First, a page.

At this time of the year, organisations of all sizes are gearing up for Christmas party festivities. Office Christmas parties can be a fantastic morale boost for employees, but employers need to be aware of potential risks, such as alcohol fuelled fights, discrimination and absenteeism.
Employers have responsibility for their staff members at any work-related Christmas function. When employee behaviour strays into misconduct, particularly where alcohol is involved, they are often the result of arguments or frustrations from incidents over the year.
They can escalate into fighting and far more serious incidents involving other people or property, accusations of sexual harassment and police involvement to name but a few.
Most parties and events are uneventful and enjoyable but when things go wrong, it can be embarrassing, time consuming and costly. Employers can be held vicariously liable for an employee’s conduct during a work party as it may be deemed to have taken place within the course of employment.
Many employees may also be using social media which can lead to reputational damage and potential data protection breaches if an employee posts a picture of a colleague or makes a discriminatory comment online. Social Media policies should make clear what the rules are.
Making clear expectations beforehand can avoid starting the New Year with grievances, claims and heading for the tribunal courts in 2020.
How Can Employers Prepare?
Remind staff that they represent the company and their behaviour on the night can affect the business’ reputation and standing in the community.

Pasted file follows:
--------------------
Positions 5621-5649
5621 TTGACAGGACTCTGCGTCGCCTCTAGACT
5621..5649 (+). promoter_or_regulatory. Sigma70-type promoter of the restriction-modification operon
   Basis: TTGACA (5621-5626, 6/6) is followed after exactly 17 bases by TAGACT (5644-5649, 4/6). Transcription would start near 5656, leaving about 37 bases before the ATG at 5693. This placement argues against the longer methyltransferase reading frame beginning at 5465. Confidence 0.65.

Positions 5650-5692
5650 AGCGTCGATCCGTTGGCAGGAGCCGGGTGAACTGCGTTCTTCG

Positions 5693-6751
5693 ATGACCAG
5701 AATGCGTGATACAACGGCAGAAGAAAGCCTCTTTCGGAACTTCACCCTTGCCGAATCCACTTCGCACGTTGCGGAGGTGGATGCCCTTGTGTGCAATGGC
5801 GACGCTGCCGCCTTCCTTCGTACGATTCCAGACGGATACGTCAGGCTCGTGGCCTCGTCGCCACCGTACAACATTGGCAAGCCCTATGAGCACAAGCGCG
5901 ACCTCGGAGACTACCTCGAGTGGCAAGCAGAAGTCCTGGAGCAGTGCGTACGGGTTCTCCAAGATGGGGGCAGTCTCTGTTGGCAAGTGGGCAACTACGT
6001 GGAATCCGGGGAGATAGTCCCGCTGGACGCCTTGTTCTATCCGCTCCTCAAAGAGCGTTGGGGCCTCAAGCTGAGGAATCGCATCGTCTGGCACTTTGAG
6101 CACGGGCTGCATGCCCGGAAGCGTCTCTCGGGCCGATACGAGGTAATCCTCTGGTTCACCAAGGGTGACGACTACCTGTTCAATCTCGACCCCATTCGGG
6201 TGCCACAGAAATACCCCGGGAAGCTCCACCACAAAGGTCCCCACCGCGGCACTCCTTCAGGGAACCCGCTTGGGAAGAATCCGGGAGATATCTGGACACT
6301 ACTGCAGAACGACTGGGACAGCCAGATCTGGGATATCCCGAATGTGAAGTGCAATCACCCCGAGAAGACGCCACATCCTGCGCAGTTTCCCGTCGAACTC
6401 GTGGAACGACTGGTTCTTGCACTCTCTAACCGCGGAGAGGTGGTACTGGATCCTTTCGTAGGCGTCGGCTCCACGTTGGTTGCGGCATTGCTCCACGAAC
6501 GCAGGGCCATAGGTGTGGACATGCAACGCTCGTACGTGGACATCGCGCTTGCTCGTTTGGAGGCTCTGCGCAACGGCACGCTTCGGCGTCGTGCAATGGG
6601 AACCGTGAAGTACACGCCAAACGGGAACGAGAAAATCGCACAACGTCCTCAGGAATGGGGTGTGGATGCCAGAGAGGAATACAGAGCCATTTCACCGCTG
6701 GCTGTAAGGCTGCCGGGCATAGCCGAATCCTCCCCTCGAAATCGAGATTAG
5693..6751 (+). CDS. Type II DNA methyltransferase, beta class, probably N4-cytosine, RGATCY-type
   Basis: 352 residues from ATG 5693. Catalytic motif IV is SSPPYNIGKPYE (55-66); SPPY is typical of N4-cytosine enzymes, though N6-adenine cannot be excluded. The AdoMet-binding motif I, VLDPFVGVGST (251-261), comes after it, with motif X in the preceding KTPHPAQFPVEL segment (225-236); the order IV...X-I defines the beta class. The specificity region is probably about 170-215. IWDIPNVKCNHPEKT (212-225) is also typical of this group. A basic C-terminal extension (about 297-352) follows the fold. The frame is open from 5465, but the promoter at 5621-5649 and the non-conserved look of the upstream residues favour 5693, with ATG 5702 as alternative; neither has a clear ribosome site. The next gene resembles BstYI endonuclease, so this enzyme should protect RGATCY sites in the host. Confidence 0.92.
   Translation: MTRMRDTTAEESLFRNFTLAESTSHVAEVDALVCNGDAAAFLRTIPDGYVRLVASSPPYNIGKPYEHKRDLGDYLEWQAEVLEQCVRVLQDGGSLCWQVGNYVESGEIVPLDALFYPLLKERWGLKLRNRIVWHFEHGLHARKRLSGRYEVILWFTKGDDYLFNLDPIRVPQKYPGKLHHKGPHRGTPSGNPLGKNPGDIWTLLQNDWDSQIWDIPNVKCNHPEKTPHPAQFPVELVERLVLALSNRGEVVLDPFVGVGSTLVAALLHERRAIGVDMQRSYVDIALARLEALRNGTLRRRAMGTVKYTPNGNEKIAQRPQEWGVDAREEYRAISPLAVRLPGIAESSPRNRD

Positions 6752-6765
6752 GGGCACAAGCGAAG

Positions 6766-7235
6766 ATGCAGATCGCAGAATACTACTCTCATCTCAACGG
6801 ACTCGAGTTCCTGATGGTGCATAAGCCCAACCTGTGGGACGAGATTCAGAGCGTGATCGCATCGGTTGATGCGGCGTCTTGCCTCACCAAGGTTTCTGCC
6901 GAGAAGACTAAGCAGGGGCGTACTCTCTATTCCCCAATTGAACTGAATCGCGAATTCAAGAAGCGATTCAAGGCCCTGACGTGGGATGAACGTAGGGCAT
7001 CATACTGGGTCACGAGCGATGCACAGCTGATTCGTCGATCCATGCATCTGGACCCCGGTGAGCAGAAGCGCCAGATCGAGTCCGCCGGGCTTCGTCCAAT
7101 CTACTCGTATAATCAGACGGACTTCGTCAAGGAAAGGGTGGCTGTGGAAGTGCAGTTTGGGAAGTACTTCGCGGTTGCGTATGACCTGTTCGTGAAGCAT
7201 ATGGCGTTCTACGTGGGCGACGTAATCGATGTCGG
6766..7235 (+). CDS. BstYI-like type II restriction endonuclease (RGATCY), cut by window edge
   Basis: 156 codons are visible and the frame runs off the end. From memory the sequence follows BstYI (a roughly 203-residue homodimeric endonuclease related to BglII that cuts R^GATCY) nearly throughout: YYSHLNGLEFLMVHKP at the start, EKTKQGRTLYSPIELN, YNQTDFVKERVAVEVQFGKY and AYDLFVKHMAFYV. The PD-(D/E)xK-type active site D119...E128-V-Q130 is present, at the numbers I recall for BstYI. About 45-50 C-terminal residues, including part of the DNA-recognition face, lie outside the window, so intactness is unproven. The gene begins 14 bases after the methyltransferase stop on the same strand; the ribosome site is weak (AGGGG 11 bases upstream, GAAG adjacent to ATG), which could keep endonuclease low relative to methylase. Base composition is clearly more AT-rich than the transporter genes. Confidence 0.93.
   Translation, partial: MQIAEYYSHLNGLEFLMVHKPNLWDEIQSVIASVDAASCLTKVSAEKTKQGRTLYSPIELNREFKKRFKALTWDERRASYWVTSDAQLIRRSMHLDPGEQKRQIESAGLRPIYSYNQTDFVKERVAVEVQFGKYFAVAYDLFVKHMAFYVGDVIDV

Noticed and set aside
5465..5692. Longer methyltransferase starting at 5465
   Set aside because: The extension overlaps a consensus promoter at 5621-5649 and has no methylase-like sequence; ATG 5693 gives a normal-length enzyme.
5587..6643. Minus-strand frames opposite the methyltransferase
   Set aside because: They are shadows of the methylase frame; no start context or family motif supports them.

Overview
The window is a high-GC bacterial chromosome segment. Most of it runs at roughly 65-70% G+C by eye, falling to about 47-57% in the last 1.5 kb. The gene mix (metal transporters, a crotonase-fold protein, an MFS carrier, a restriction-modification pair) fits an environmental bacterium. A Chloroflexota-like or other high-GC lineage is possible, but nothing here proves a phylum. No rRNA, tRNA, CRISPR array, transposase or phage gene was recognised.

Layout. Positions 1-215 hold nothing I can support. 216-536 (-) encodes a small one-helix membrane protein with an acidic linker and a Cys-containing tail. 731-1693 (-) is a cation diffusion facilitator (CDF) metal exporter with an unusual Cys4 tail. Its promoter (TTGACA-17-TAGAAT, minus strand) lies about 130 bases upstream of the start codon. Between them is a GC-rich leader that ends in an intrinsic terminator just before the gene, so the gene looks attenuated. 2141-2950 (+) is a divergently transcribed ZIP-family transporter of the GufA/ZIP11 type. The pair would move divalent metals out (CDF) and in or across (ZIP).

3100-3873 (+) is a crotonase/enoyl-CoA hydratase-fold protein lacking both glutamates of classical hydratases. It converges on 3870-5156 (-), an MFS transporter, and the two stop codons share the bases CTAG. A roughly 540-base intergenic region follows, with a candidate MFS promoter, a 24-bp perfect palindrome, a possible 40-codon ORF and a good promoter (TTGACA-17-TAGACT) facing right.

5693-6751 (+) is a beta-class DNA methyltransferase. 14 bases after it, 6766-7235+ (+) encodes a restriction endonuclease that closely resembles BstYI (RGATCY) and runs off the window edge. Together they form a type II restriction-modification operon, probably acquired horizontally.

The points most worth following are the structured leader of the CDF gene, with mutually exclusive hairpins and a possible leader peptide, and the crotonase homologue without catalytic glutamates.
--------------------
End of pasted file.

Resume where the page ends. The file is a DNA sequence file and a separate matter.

Consider sending out an email beforehand setting out the dress code and expectations of behaviour. Explain the impact of any misconduct may lead to formal disciplinary action.
Check your social media policy is in place – and remind staff that it is never a good idea to post messages or photos on social media platforms after drinking alcohol.
Poor employee behaviour at a client’s function has the potential to damage the client relationship, reputation of your business and potentially lose the client and any other clients that may also be present.
Tell employees that they are attending client functions as guests and as ambassadors of their employer. That is important to reinforce that everything they do reflects on you.
Also consider providing transport home. This may depend on the nature of the client relationship and your general awareness of it, e.g. a big client with many people from your business attending will give you more opportunity to put some rules in place and have someone keep an eye on proceedings.
Don’t discriminate and make sure the event is all inclusive - don’t forget to include those on maternity, paternity, sick leave and make sure there is disabled access as necessary.
Consider having some managers present at the party to keep an eye on things… Who will send the ‘reveller’ home via a taxi if required?
Don’t provide a ‘free’ bar or excessive drinks on the table.
Encourage collective responsibility, i.e. make employees responsible for their colleagues (particularly in relation to alcohol consumption and behaviour).
Finally, don’t kill the fun – remind employees it is fun, a celebration, and that employees who do not adhere to the policy or code of conduct on behaviour spoil the party for everyone.
If Something Goes Wrong …
If you are hosting a function which includes clients or third parties, the reputation of the employer can be at stake if the employees are identifiable as being part of the employer’s business.
Sexual harassment can constitute anything from an off-colour joke, or an ill thought out Secret Santa gift, to dance floor hi-jinks.
If someone is offended at the party, deal with it as quickly if possible.
If a more serious incident occurs, address it during working hours rather than trying to deal with it at the party.
Sexual harassment claims can follow works parties, in one case a claim was made as an employee was harassed on the way home and a successful claim was made as it was viewed as a continuation of harassment at the party.